Book Review: Uncommon Type: Some Stories by Tom Hanks
“Tell just enough of the truth, but never lie.”
Is there anything Tom Hanks can’t do … and do well? Add writing fiction to the list. His prose is compelling, if pedestrian. Great stories, with a lot of heart.
“Every day in Gotham is a little like the Macy’s Thanksgiving Day Parade and a little like Baggage Claim after a long, crowded flight.”
Somewhere in each story is a cameo (at least) by an old typewriter. Hanks collects them. Occasionally their presence is an intrusion, but mostly they fit right in. At least once it serves as the McGuffin. While some are contemporary stories, many are set mid-twentieth century.
“In a flash as well defined as that from a Speed Graphic camera ringside at a prize fight …”
Best story is “These are the Meditations of my Heart.”
“… as nutty as a can of Planters.”
Movie Review: The Man Who Invented Christmas, directed by Bharat Nalluri
“No one is useless in this world,”
Outstanding. A mashup of historical biography and fantasy. Nalluri, Coyne and Standiford take viewers into the soul of Charles Dickens as he almost doesn’t create A Christmas Carol in 1843. The pace and production values exactly match the theme. Dan Stevens is great; Christopher Plummer is incredible.
“We must not disturb the poet when the divine frenzy is upon him.”
Before seeing it, remind yourself of both the story and Dicken’s biography, otherwise nothing that follows will seem quite so wondrous. Before taking children to see this, adults should see it Continue reading
Book Review: Skullsworn (Chronicle of the Unhewn Throne 0.5) by Brian Staveley
“I couldn’t see inside their heads. I could barely make out what was going on inside my own.”
Don’t let the numerical designation fool you, this is a complete novel, not a short story. Despite expectations triggered by the title, a worthwhile novel about life.
“We are all dying, all the time. Being born is stepping from the cliff’s edge. The only question is what to do while falling.”
An action-adventure fantasy with all the blood and gore expected of the genre, but also an investigation into Continue reading
Book Review: Dauntless (Lost Fleet #1) by Jack Campbell
“For the first time, he wondered if missing the last century had actually been a blessing.”
Good space opera. Protagonist back from a hundred year sleep must save the day. Realistic naval idioms for ship movement, engagement and culture.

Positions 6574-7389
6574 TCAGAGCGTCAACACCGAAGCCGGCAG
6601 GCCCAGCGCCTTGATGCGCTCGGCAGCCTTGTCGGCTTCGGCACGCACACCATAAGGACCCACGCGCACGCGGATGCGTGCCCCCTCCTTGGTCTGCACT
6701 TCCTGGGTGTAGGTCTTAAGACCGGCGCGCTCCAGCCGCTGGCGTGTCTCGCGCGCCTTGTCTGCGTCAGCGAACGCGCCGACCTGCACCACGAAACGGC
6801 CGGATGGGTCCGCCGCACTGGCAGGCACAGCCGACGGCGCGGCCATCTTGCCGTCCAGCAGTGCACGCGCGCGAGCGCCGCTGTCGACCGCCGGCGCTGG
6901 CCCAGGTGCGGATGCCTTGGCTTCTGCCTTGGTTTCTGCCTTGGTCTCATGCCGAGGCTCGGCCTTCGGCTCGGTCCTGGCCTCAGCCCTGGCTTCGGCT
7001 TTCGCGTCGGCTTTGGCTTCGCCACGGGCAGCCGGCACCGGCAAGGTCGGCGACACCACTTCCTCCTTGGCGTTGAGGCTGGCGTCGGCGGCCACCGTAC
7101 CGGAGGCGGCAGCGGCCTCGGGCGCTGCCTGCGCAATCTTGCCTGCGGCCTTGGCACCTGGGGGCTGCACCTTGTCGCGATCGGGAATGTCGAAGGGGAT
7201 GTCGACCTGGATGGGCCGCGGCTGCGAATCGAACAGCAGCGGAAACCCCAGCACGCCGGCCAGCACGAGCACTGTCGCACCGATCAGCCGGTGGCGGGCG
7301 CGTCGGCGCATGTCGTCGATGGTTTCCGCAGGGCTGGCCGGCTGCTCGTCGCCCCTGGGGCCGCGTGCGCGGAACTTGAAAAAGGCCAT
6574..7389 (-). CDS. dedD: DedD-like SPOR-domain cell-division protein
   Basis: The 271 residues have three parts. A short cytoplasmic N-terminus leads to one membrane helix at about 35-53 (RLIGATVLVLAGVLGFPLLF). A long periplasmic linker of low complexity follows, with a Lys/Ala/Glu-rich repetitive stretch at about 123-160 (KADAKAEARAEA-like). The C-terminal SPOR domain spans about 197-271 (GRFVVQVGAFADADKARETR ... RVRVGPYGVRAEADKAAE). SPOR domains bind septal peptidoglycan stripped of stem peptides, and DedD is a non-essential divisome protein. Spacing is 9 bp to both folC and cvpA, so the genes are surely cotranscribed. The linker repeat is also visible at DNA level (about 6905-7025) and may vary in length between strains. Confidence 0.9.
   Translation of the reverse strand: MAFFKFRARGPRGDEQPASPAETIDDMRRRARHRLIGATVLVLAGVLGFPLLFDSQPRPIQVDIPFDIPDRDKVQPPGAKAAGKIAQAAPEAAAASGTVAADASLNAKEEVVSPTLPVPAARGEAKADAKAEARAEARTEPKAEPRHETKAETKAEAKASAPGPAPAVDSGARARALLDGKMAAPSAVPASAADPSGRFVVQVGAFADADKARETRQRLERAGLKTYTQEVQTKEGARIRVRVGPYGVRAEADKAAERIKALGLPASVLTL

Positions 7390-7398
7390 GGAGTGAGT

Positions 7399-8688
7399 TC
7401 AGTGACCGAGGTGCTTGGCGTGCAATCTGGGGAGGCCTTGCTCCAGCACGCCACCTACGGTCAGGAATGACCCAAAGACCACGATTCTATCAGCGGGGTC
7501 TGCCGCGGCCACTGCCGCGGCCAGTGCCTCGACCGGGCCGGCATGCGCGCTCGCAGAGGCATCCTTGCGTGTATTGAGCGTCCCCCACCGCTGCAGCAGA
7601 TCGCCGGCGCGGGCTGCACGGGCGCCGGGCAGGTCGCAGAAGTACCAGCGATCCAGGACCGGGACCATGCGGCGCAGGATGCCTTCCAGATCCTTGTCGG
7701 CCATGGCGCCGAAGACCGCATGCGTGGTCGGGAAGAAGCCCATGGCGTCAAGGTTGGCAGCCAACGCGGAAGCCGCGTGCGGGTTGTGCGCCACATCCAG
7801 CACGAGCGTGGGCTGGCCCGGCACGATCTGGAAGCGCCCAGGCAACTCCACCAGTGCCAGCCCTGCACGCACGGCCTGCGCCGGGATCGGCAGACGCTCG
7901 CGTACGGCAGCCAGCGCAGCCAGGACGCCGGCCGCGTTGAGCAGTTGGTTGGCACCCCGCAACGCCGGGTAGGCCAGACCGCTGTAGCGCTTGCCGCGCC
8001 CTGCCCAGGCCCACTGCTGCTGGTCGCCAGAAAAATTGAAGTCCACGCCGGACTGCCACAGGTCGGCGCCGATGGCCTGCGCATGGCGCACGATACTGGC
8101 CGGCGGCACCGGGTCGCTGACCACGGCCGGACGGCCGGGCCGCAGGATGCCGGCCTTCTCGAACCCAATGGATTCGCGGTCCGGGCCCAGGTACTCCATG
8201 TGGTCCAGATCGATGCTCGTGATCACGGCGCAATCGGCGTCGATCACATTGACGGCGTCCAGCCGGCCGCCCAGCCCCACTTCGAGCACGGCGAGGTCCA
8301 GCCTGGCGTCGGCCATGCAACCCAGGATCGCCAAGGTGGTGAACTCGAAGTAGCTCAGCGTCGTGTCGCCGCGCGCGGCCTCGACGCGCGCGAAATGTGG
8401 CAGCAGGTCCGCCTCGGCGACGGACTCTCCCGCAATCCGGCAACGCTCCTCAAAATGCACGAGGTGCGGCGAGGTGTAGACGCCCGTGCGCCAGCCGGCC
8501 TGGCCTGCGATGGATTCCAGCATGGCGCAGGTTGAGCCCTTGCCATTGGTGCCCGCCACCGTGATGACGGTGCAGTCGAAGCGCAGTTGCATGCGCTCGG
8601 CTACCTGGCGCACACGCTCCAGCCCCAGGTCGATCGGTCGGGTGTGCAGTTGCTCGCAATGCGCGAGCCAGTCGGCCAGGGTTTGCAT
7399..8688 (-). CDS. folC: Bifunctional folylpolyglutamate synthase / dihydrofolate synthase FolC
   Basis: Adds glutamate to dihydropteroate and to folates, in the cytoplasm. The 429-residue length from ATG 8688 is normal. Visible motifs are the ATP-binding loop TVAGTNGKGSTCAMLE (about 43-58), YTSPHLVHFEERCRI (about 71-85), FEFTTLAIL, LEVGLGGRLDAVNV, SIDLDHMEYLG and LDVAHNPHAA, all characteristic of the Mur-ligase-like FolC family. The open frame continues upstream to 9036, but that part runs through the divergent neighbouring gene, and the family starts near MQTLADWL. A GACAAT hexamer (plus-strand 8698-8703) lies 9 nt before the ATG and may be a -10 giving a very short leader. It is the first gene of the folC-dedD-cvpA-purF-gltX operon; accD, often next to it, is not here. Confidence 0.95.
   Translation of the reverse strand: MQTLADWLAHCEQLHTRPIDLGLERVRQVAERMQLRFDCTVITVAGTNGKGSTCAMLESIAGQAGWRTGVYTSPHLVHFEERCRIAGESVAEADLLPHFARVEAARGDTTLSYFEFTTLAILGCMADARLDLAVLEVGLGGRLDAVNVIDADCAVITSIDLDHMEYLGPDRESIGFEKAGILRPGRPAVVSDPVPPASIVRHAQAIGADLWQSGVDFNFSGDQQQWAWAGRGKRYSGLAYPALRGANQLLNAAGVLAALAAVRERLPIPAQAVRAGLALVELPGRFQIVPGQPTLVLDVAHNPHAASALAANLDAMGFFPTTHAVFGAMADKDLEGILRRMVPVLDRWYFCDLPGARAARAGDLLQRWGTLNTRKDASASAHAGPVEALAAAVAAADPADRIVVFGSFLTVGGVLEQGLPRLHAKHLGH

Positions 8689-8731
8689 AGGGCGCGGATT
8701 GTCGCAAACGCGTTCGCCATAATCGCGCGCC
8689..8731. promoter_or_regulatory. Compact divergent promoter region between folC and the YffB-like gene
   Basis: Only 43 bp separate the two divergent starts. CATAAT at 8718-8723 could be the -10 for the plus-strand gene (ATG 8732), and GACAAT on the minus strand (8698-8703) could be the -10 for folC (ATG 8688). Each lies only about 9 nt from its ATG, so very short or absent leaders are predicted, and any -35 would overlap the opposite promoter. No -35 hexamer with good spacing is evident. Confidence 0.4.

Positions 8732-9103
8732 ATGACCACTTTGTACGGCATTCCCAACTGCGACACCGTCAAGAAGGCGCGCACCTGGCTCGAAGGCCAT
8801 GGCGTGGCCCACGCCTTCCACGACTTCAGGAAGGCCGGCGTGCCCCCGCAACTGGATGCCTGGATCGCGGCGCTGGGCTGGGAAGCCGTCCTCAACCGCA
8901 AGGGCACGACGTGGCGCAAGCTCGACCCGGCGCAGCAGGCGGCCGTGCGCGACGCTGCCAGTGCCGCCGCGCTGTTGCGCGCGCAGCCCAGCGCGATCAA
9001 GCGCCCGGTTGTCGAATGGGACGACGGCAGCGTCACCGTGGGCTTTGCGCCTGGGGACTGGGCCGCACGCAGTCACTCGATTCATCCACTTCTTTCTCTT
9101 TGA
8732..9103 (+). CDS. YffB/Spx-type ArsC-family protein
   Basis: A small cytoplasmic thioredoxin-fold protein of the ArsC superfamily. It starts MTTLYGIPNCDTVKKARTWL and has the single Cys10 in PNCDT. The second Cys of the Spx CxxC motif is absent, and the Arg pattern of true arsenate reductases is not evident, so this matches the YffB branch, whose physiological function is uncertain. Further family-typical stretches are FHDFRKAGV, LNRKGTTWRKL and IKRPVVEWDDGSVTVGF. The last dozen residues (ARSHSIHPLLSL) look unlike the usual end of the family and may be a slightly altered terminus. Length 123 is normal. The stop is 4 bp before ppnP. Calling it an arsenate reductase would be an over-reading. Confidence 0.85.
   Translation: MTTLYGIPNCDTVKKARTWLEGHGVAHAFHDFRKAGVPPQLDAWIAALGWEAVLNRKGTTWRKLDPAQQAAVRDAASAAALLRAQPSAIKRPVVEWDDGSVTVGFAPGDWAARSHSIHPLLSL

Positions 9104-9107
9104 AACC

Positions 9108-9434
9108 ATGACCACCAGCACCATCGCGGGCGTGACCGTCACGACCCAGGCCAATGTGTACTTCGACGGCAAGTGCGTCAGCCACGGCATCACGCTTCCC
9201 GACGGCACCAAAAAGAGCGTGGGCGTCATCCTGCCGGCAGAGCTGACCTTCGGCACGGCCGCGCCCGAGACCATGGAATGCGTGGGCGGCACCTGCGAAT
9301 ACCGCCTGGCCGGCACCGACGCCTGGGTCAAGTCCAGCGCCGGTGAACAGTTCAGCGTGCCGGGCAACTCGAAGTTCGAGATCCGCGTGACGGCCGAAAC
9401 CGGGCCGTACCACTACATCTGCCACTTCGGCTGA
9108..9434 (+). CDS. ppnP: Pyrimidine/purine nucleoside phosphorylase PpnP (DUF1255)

“You just didn’t ask whether or not marines would follow orders.”
The protagonist is the reader’s “everyman” in the advanced technology and changed culture of his future. Plenty of adversaries, both friendly and decidedly not, to give the story depth and provide fodder for this and half a dozen follow-on tales.
“If the AI isn’t smart enough to employ a weapon all by itself, you can’t trust it very much in battle. If that AI is smart enough … Continue reading
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Movie Review: Justice League, directed by Zach Snyder
“Without reason, without love, [science] destroys itself.”
Like most DC and marvel offerings, it’s good, clean fun. Don’t expect too much, and you won’t be disappointed.
“To lead, you step into the light and say to people, this is worth your life.”
The plot was–dare I say it–comic book-ish; the acting was fair, and the special effects looked like special effects. It is what it is.
“I believe in truth, but I also a big fan of justice.”
Book Review: The Disappearance of Winter’s Daughter (Riyria Chronicles #4) by Michael J, Sullivan
“Are you two always like this?” “He is,” they both said in unison.
Perhaps the best Riyria book yet. Both Royce and Hadrian have more depth. Their relationship is more complex. The storytelling, especially the inner dialogue, is superb. Several distinct and distinctive female characters. Sullivan clearly signals changes in point-of-view character. Why not five stars? See my quibble.
“You just hate being happy.” “I have no idea. What’s it like?”
For those unfamiliar with Riyria (Royce and Hadrian) the fourth book of the second series seems the wrong place to try them out. Not so. Winter’s Daughter is a self-contained, rich Continue reading
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Movie Review: Murder on the Orient Express, directed by Kenneth Branagh
“If it were easy, I would not be famous.”
Excellent period piece movie. Meticulously staged and photographed. All-star cast. Lots of fun.
“The criminal act is the anomaly. It takes a fractured soul to kill another human being.”
Inevitable comparison with the 1974 version: this one has a bigger pallet. Scenes set in Jerusalem and Istanbul as well as outside the train give the cinematographer a bigger canvas on which he painted with impressionistic color and drama. Branagh makes a better Poirot than Finney, but no one could take those mustaches seriously.
“Romance never goes unpunished.”
Why not five stars? The movie seemed too aware of itself. Bordered on melodrama.
“Did we die?”
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Movie Review: Guardians of the Galaxy Vol. 2, written and directed by James Gunn
“Sometimes that thing you search for your whole life is right by your side all along; you just don’t know it.”
Now this is popcorn for the brain. Mindless, comic book-style action. But … wait, there’s more there’s an understrata of subplots about relationship, especially familial ones.
“I can only afford to lose one friend today.”
Love the music, but then I was just out of college when Looking Glass’ “Brandy” topped the pop charts.
“You’ll be just like everyone else.” “What’s so wrong with that?”